A:.You will be able to find early voting locations by using our search site Am I Registered?, which will be populated with voting sites a few days before early voting begins. Or, you may want to contact the Early Voting Clerk for State and County Elections in your county. Also, many newspapers publish early voting polling locations, so you might be able to find the information there.
Q: Can anybody vote early by mail (also referred to as absentee voting)?
A: Only specific reasons entitle a registered voter to vote early by mail (no longer called absentee voting). You may request a ballot by mail if you:
will be away from your county on Election Day and during early voting;
are sick or disabled;
are 65 years of age or older on Election Day; or
are confined in jail.
Q: I fall under one of the 4 reasons above. What do I do now? Are there deadlines connected with this procedure?
A: First, request an Application for Ballot by Mail (ABBM) from the Early Voting Clerk in your county of registration, or from our office. Once received, read the instructions carefully, complete the ABBM form and return to the Early Voting Clerk. The dates applicable to the November 4, 2008 General Election are as follows: the first day you may submit an ABBM is September 5, 2008; the last day (or deadline) to submit an ABBM is October 28, 2008—this is NOT A POSTMARK DATE—the ABBM must be RECEIVED IN THE OFFICE OF THE EARLY VOTING CLERK by October 28, 2008 in order for you to receive a ballot by mail.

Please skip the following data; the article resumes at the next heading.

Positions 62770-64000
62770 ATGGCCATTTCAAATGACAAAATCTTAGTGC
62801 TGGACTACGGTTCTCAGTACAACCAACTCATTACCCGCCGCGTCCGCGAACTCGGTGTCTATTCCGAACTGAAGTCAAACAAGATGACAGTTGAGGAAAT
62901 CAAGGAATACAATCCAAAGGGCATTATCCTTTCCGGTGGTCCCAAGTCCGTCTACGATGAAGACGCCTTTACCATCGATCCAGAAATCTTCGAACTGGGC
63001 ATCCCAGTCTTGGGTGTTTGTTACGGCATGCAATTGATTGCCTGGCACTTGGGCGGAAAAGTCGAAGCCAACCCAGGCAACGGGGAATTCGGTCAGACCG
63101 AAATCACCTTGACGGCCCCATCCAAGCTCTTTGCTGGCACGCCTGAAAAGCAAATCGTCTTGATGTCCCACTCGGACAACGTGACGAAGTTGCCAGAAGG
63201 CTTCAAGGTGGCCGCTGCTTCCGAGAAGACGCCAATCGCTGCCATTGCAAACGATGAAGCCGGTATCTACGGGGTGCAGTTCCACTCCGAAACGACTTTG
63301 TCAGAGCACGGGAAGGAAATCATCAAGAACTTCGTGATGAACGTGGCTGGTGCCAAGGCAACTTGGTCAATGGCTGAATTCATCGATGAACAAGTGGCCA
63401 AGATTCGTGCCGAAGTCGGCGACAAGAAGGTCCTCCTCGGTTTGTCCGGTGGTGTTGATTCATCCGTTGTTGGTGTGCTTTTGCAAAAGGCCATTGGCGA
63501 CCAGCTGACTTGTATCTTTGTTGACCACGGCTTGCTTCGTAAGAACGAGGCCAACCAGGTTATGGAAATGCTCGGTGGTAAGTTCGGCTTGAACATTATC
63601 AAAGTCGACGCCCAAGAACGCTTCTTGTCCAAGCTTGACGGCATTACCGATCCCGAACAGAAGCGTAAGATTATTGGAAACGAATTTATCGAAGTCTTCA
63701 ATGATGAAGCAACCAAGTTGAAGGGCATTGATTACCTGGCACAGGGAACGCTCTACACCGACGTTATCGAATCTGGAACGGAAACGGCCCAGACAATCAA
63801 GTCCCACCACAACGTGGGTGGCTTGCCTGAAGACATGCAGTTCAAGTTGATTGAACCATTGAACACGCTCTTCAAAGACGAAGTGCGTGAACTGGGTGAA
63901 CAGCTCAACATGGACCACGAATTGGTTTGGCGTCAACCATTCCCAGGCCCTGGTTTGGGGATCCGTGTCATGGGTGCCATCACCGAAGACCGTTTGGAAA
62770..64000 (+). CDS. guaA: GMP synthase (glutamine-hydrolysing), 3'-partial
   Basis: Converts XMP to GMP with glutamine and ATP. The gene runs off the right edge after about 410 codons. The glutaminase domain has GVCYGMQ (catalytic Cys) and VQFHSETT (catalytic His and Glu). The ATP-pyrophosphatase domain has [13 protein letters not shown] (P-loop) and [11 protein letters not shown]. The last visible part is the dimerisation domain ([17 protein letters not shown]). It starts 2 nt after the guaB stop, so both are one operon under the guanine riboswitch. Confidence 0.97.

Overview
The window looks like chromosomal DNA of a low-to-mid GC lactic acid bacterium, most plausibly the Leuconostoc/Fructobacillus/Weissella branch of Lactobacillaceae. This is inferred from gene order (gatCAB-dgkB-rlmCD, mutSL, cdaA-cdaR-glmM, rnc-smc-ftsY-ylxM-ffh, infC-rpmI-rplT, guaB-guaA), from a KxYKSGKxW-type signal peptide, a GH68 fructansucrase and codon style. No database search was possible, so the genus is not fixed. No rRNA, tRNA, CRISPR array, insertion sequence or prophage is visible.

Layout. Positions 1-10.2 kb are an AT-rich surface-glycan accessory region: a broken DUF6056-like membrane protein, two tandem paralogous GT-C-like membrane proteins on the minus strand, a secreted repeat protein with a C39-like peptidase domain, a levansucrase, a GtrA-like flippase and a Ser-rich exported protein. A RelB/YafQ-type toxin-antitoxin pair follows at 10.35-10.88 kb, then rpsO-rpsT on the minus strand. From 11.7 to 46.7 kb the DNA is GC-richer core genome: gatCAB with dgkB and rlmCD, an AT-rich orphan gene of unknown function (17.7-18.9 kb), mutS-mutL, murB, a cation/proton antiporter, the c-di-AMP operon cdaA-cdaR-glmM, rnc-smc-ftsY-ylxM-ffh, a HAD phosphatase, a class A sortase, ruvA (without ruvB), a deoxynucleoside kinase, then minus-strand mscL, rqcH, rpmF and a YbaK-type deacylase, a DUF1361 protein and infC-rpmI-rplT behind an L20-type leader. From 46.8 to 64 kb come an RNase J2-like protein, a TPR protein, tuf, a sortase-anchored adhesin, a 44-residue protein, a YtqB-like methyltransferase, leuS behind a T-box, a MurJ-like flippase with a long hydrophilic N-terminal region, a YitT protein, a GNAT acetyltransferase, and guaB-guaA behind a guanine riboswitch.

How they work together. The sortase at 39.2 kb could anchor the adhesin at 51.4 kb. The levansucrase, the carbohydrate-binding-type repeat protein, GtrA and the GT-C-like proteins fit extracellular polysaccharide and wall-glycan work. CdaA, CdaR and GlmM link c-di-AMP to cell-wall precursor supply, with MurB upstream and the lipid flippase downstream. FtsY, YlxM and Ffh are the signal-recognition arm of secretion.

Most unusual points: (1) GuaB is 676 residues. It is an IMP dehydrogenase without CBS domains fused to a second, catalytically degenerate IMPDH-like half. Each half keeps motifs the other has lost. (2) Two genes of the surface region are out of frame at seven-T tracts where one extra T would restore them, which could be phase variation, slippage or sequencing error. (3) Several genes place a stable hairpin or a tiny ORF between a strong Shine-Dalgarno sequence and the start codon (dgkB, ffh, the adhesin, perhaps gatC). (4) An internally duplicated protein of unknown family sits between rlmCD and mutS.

To learn more about the ABBM process and to request an ABBM from our office (or print one directly from the web)
Contact information for your Early Voting Clerk for State and County Elections
Q: It’s election day, November 4, 2008, and I’m registered and ready to vote. Where do I go? What are the hours for voting on election day?
A:. You will be able to find your precinct voting location by using our search site Am I Registered?, which will be populated with voting sites well before election day. Or, you may want to contact the elections official in your county of registration election duties. Also, many newspapers publish election day polling locations, so you might be able to find the information there.